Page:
Quantifying the enormous harms of the ‘war on drugs’ is an extremely difficult task. How to begin calculating the health epidemics, the violence associated with illicit markets and the tragedy of mass incarceration internationally? An LSE expert group attempted to begin counting the costs of the war on drugs in a new report, Ending the Drug Wars: Report of the LSE Expert Group on the Economics of Drug Policy. The report includes a call from some of the world’s leading economists, including five Nobel Prize winners, to end the ‘war on drugs’ and experiment with alternative policies.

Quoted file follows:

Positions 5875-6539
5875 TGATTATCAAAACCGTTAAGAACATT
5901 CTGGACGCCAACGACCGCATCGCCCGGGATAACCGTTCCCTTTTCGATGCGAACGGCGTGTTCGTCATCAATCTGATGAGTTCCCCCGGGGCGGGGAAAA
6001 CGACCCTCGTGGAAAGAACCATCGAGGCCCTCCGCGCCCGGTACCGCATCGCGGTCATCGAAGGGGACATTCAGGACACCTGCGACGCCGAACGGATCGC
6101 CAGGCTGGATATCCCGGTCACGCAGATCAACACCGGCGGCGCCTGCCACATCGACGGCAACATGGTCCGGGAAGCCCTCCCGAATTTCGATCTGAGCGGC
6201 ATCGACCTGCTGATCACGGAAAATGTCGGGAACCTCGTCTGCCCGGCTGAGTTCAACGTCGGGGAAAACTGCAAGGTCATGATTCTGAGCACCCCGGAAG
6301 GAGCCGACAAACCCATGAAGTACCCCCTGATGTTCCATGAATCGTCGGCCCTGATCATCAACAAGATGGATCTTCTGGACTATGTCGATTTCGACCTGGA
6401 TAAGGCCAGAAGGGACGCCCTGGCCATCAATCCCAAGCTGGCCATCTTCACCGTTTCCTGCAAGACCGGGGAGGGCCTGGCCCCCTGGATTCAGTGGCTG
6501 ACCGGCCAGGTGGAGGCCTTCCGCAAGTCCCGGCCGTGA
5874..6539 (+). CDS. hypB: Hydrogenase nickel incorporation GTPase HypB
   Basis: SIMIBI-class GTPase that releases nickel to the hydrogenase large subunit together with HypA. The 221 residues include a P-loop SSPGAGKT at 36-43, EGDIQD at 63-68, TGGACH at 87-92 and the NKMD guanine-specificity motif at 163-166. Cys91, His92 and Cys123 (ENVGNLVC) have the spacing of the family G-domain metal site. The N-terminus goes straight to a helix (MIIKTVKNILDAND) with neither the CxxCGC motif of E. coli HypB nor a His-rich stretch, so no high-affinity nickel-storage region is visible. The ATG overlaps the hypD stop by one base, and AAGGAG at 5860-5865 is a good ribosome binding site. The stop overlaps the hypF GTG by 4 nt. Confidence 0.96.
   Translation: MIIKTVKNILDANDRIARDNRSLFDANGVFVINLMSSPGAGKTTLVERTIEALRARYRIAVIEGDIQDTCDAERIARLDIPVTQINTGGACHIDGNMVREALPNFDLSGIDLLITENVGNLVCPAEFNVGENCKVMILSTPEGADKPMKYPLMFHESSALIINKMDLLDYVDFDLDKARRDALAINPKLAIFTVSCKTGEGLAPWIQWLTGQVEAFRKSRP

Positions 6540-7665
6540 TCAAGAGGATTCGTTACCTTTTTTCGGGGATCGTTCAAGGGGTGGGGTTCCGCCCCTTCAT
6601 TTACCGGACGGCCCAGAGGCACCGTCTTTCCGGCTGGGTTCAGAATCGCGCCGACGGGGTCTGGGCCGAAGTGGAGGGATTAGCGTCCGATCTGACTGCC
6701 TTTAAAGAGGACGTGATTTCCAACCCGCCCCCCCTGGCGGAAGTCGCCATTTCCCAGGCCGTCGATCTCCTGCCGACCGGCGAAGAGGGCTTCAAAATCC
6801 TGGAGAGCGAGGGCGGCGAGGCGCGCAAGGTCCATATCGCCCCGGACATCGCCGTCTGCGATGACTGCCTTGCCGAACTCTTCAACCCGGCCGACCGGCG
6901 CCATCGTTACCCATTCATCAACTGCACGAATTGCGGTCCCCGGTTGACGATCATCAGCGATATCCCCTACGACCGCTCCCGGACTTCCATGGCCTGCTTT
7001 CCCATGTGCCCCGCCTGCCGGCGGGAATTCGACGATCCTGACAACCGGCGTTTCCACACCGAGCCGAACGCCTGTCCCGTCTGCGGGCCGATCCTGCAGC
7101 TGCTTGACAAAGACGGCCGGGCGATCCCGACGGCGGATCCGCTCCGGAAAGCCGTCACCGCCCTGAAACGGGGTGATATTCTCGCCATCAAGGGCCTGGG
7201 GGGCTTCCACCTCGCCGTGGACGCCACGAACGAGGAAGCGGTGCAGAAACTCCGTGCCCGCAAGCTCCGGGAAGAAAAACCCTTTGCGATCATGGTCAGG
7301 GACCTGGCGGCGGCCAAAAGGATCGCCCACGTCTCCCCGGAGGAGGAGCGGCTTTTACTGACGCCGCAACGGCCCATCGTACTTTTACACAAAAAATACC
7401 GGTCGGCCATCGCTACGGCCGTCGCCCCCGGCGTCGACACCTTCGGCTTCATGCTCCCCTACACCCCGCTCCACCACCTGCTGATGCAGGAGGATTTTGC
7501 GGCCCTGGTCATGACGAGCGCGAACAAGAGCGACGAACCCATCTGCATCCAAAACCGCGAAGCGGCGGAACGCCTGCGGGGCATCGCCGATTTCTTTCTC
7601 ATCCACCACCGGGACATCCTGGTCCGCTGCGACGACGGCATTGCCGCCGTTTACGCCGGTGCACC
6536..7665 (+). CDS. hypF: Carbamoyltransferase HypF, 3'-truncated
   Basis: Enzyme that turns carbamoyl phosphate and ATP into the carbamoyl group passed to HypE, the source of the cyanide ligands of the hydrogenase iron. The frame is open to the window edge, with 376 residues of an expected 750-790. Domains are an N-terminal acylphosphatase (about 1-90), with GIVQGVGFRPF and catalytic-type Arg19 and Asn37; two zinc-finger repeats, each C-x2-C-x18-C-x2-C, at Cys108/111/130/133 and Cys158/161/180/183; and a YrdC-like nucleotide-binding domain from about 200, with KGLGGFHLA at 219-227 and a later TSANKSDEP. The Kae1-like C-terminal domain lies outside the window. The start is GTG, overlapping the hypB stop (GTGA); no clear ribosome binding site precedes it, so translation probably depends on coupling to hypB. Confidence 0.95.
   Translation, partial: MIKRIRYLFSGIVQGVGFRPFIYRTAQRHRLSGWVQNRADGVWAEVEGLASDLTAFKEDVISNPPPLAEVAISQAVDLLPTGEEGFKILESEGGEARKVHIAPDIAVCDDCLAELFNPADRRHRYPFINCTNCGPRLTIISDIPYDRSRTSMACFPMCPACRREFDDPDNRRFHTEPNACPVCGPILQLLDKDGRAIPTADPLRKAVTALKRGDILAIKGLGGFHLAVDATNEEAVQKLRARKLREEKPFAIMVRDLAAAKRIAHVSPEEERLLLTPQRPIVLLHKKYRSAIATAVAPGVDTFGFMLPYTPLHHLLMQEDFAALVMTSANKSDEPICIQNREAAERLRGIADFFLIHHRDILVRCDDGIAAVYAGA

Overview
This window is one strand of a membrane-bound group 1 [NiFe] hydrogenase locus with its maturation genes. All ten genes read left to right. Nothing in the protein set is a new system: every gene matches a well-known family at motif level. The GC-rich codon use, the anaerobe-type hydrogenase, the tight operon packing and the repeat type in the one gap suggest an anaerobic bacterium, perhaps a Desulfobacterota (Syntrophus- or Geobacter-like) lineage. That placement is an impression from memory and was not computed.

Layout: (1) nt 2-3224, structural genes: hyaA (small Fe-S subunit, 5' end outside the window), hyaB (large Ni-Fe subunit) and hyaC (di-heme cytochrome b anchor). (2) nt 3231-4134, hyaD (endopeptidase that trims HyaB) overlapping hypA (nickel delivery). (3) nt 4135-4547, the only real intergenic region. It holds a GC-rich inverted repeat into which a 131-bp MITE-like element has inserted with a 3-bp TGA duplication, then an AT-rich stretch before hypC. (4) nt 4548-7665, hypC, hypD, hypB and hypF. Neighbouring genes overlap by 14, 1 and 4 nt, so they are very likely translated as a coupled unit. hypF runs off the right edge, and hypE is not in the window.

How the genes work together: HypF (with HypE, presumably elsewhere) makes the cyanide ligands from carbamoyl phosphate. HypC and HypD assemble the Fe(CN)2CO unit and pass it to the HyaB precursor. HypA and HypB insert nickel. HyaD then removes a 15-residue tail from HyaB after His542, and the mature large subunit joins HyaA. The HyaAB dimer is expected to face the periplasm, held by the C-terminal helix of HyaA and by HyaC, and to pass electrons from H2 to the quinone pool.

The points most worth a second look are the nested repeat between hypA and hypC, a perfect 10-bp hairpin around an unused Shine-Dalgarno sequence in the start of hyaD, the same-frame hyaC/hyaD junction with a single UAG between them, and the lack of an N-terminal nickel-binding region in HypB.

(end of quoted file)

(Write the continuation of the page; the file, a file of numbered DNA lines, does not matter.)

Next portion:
The key message of the report is that it is time to end the ‘war on drugs’ and massively redirect resources toward effective evidence-‐based policies underpinned by rigorous economic analysis. The report also emphasises that the current militarised and enforcement-‐ led global drugs strategy has produced enormous negative outcomes and collateral damage. These include mass incarceration in the United States, highly repressive policies in Asia, vast corruption and political destabilisation in Afghanistan and West Africa, immense violence in Latin America, an HIV epidemic in Russia, an acute global shortage of pain medication and the propagation of systematic human rights abuses around the world.
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